On 17 February 2011, the Plenum of the Supreme Arbitrazh Court of the Russian Federation passed Resolution No. 10 "On some questions of the application of pledge legislation" (the Resolution). The Resolution aims to eliminate existing ambiguities concerning the interpretation and application of pledge legislation and to enhance the position of lenders taking Russian law pledges. From 11 March 2011 (the Resolution’s official publication date), the Russian courts will follow the position of the Supreme Arbitrazh Court (set out in the Resolution) when passing their judgments.
This client update does not examine the Resolution in detail, but provides an overview of the major changes that may affect finance transactions secured by Russian law pledges and mortgages.
Amendment of principal obligation does not invalidate pledge agreement
Russian law prescribes certain mandatory terms that must be included in Russian law pledge agreements, such as the subject of the pledge agreement, the value of pledged property and a description of the secured obligations (including loan amount, interest rate, final maturity date, etc.). A pledge agreement may be held unexecuted in absence of any of these mandatory terms.
The Resolution clarifies that amendments to the secured obligations (being a material term of the Russian law pledge agreement) will not invalidate the pledge agreement itself even if it is not amended accordingly (unless the parties agree to the contrary). The non-amended pledge agreement will continue to secure performance of the principal obligations on the initially agreed terms.
Out-of-court enforcement options
In January 2009, certain amendments to Russian legislation relating to pledges and mortgages came into force. These amendments introduced the possibility of out-of-court enforcement of movable and immovable property. During the last two years, market practice has been to include all possible out-of-court enforcement options in Russian law pledge and mortgage agreements for the benefit of secured creditors. The Resolution, however, clarifies the view of the Supreme Arbitrazh Court on the use of these multiple out-of-court enforcement provisions.
According to the Resolution, if the parties to a mortgage agreement agree to more than one out-of-court enforcement option, the out-of-court enforcement agreement will be deemed not executed. The out-of-court enforcement clause (with multiple options) does not invalidate the mortgage agreement itself, but limits the mortgagee’s enforcement options to court enforcement only. The application of the Resolution by Russian courts will affect mortgage agreements, including those that have been executed prior to its publication. Therefore, if secured creditors still want out-of-court enforcement to be available under such mortgage agreements, they should consider the most suitable option and amend existing mortgage agreements accordingly. The above restriction, however, does not apply to pledges of movable property.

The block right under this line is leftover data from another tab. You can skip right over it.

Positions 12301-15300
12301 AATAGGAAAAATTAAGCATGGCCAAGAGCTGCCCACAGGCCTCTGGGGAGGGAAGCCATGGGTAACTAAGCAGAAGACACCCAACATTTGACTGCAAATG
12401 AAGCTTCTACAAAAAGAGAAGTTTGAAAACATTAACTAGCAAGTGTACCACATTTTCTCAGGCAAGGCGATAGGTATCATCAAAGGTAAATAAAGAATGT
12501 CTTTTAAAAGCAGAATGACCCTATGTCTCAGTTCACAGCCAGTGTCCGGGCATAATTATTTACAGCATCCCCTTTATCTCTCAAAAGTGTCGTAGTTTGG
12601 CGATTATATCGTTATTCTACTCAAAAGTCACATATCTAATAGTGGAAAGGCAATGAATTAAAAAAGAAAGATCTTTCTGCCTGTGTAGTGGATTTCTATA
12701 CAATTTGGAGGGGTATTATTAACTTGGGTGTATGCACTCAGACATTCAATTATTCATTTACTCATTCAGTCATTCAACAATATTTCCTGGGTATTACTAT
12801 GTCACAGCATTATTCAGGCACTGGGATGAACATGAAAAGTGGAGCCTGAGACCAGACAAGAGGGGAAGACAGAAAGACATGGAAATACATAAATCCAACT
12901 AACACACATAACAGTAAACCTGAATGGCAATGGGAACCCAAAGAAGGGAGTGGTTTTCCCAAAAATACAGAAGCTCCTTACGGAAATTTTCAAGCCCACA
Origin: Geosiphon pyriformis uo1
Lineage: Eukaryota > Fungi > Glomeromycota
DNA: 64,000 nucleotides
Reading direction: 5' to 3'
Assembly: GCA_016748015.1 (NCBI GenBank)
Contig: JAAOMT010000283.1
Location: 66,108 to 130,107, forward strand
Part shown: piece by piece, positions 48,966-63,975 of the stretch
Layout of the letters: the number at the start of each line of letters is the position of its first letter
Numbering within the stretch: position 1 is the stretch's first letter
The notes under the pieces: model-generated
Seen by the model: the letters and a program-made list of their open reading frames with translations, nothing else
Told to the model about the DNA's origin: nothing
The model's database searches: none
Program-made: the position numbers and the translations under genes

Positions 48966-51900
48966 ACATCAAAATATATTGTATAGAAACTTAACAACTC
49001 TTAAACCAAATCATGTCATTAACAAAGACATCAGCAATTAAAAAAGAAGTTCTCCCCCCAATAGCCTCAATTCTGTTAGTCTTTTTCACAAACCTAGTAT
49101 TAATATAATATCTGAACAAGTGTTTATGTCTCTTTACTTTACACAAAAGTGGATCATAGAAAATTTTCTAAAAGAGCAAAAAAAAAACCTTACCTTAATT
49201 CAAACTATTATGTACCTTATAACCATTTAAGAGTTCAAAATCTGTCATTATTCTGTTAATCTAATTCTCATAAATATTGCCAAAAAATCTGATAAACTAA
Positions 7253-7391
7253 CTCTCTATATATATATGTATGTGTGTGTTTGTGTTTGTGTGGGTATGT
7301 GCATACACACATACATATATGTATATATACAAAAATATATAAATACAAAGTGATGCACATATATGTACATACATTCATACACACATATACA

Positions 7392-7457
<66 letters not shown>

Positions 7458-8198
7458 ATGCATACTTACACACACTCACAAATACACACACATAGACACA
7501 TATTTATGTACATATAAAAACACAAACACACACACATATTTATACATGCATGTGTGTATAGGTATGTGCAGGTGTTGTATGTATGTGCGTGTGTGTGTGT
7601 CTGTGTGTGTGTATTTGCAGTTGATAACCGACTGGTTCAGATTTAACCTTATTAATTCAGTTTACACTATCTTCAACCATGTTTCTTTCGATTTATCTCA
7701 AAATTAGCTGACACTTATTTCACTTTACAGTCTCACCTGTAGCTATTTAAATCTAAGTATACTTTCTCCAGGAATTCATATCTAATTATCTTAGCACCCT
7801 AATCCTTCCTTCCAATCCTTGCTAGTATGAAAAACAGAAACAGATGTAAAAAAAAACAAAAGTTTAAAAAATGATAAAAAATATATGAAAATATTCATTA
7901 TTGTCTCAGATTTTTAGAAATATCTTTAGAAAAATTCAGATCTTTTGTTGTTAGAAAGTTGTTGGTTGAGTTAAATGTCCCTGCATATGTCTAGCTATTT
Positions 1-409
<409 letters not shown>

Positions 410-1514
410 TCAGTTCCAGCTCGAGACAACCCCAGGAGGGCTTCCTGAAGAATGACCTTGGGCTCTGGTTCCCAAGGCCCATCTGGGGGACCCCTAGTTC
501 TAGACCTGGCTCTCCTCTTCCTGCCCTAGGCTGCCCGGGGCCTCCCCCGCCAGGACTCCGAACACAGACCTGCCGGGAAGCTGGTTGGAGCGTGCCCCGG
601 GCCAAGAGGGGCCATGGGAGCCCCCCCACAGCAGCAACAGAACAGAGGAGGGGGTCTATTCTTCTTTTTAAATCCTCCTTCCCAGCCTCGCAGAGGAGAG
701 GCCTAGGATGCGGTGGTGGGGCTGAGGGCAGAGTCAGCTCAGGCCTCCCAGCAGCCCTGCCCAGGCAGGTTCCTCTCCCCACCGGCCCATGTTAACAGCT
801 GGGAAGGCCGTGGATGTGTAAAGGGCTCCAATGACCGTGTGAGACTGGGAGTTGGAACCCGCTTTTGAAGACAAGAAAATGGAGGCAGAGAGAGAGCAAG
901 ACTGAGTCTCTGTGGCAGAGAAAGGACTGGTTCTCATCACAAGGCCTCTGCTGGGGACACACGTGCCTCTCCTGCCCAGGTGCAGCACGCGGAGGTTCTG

Minimum initial selling price of the pledged property at out-of-court public auction
To ensure a prompt sale, secured creditors commonly insist on a low initial selling price when realising pledged assets at an out-of-court public auction. The Supreme Arbitrazh Court has confirmed that the initial selling price of the pledged property in such circumstances must not be lower than 80 per cent of the value of the pledged property stipulated in the report of an independent appraiser.
The Resolution also resolves a problem relating to the survival of a mortgage over a land plot or a building in cases of separation, allocation or consolidation of the land plots or premises in the building. The Resolution expressly states that the original mortgage extends to newly created objects and must be registered in the state immovables register together with the state registration of such new immovable objects.
Levy execution on the part of pledged/mortgaged property
According to the Resolution, if one pledge/mortgage agreement encumbers several immovable objects, the mortgagee will have to levy execution on all such pledged/mortgaged objects unless the value of each object is stipulated in the pledge/mortgage agreement. Therefore it is advisable to expressly provide for the value of each object of a pledge/mortgage in addition to the total value of the pledged/mortgaged property in Russian law security documents.
Mortgage of premises without underlying land plot
The Resolution confirms that the mortgage of premises in a non-residential building or a block of flats does not require mortgage of ownership or lease rights to the underlying land plot.
No notarisation of mortgages
The Resolution also resolves the inconsistencies in Russian legislation on the notarisation requirements of certain mortgages. It clearly states that mortgages over aircraft, sea and river vessels, railway vehicles and space objects are not subject to notarisation.
Protection for good faith purchasers
The Resolution prohibits levy execution on the pledged movable property acquired for consideration by a good faith purchaser who did not know, and would not be expected to know, that the acquired property is subject to a pledge